- Areas of Practice
What Employers Need to Know About Maryland's New Law Banning Sexual Orientation Discrimination
By: Niccolo N. Donzella, Esquire
THIS YEAR, Maryland amended its anti-discrimination law to add sexual orientation to the protected categories of race, color, religion, sex, age, national origin, marital status, genetic information, and disability. The law did not immediately go into effect, however, as a number of individuals and groups opposed to the amendment began a drive to subject the amendment to a statewide referendum. Just recently, the organizers of that initiative announced that their efforts have failed. As a result, the law is now in effect. Following are some frequently asked questions about the law and its effect on employers.
WHAT DOES THE LAW REQUIRE?
The law extends already existing prohibitions on discrimination to sexual orientation. Thus, employers may not, on the basis of sexual orientation:
· fail or refuse to hire or to discharge any individual, or otherwise to discriminate against any individual with respect to the individual's compensation, terms, conditions, or privileges of employment;
· limit, segregate, or classify its employees or applicants for employment in any way which would deprive or tend to deprive any individual of employment opportunities or otherwise adversely affect the individual's status as an employee; or
· print or cause to be printed or published any notice or advertisement relating to employment indicating any preference, limitation, specification, or discrimination.
WHAT DOES SEXUAL ORIENTATION MEAN?
The new law defines sexual orientation as "the identification of an individual as to male or female homosexuality, heterosexuality, or bisexuality."
ARE ALL EMPLOYERS COVERED?
No. The law exempts the following:
(1) An employer with respect to the employment of aliens outside of the State; and
(2) A religious corporation, association, educational institution or society with respect to the employment of individuals of a particular religion or sexual orientation to perform work connected with the carrying on by such corporation, association, educational institution or society of its activities.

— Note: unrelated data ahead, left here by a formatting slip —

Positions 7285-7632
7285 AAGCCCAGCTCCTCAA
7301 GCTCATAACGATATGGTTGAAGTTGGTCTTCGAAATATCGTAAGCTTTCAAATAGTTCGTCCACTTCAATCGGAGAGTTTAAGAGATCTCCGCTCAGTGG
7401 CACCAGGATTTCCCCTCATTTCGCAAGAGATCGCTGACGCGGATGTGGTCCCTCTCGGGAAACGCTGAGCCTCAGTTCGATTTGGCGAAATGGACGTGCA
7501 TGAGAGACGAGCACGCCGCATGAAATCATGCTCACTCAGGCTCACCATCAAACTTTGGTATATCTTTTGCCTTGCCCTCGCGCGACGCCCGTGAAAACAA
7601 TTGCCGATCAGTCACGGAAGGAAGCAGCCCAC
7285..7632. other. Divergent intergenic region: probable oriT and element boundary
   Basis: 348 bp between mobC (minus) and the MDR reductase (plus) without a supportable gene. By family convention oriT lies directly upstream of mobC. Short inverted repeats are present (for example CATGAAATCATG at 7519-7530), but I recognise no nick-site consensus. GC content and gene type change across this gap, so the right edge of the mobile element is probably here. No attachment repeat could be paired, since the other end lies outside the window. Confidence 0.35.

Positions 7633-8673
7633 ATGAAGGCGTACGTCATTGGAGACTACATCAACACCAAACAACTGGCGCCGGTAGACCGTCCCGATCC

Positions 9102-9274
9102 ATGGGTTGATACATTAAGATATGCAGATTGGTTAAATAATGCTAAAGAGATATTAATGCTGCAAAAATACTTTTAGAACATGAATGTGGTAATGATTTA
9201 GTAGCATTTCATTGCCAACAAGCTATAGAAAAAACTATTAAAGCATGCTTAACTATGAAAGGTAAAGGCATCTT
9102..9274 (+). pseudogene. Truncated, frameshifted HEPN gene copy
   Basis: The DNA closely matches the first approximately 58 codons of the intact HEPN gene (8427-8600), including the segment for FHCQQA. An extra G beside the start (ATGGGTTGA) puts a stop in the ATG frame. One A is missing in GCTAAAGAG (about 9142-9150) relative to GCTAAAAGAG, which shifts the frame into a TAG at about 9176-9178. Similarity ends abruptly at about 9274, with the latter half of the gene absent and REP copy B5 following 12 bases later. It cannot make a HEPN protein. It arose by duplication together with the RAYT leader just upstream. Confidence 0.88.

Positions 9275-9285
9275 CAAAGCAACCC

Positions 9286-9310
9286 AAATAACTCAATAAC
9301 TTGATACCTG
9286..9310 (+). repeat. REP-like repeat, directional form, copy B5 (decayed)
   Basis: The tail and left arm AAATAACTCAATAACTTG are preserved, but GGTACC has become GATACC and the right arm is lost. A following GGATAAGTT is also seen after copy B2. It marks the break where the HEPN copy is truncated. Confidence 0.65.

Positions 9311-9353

DOES THE LAW REQUIRE AN EMPLOYER TO DETERMINE THE SEXUAL ORIENTATION OF APPLICANTS AND EMPLOYEES?
No. There is no requirement that an employer gather such information. In fact, asking applicants and employees for such information may constitute a violation of the law, a conclusion that may be inferred from the fact that the law specifically immunizes employers "from liability under this article or under the common law, arising out of the employer's reasonable acts to verify the sexual orientation of any employee or applicant taken by the employer in response to a charge filed against the employer on the basis of sexual orientation."
DOES THE LAW REQUIRE EMPLOYERS TO MEET A QUOTA WITH RESPECT TO THE SEXUAL ORIENTATION OF ITS EMPLOYEES?
No. In fact, the law expressly states that it may not be interpreted to require an employer to grant preferential treatment to any individual or to any group because of sexual orientation on account of an imbalance which may exist with respect to the total number or percentage of persons of any sexual orientation employed by any employer.
HOW ARE CHARGES OF SEXUAL ORIENTATION DISCRIMINATION HANDLED?
Charges of sexual orientation discrimination are subject to the same process that governs charges of other forms of discrimination. Persons who believe that they have been subjected to discrimination must file a complaint with the Human Rights Commission within six months of the alleged discriminatory event. After receiving the complaint, the Commission must investigate it. Where the investigation establishes probable cause to believe that a violation has occurred, the Commission must engage in efforts to reach a voluntary resolution with the employer and complainant. If no such resolution can be reached, the Commission must hold a hearing to determine whether a violation has indeed occurred.
WHAT ARE THE PENALTIES FOR VIOLATING THE LAW?
The same penalties apply to discrimination based on sexual orientation as apply to other forms of discrimination. Upon finding that a violation has occurred, the Commission can order the employer to cease and desist certain conduct or to take affirmative steps to bring its policies and practices into line with the law. The Commission also can provide relief to the complainant, as in ordering instatement, reinstatement, promotion, transfer, and/or back pay.
SHOULD EMPLOYERS MAKE ANY CHANGES IN RESPONSE TO THE NEW LAW?
Yes. Personnel manuals and other documents that address company anti?discrimination policies should be amended to reflect the new law. Employees and supervisors should be advised of the new law and that company policy requires everyone to abide by it. Training should be considered for those who must enforce company policy and see that the law is obeyed.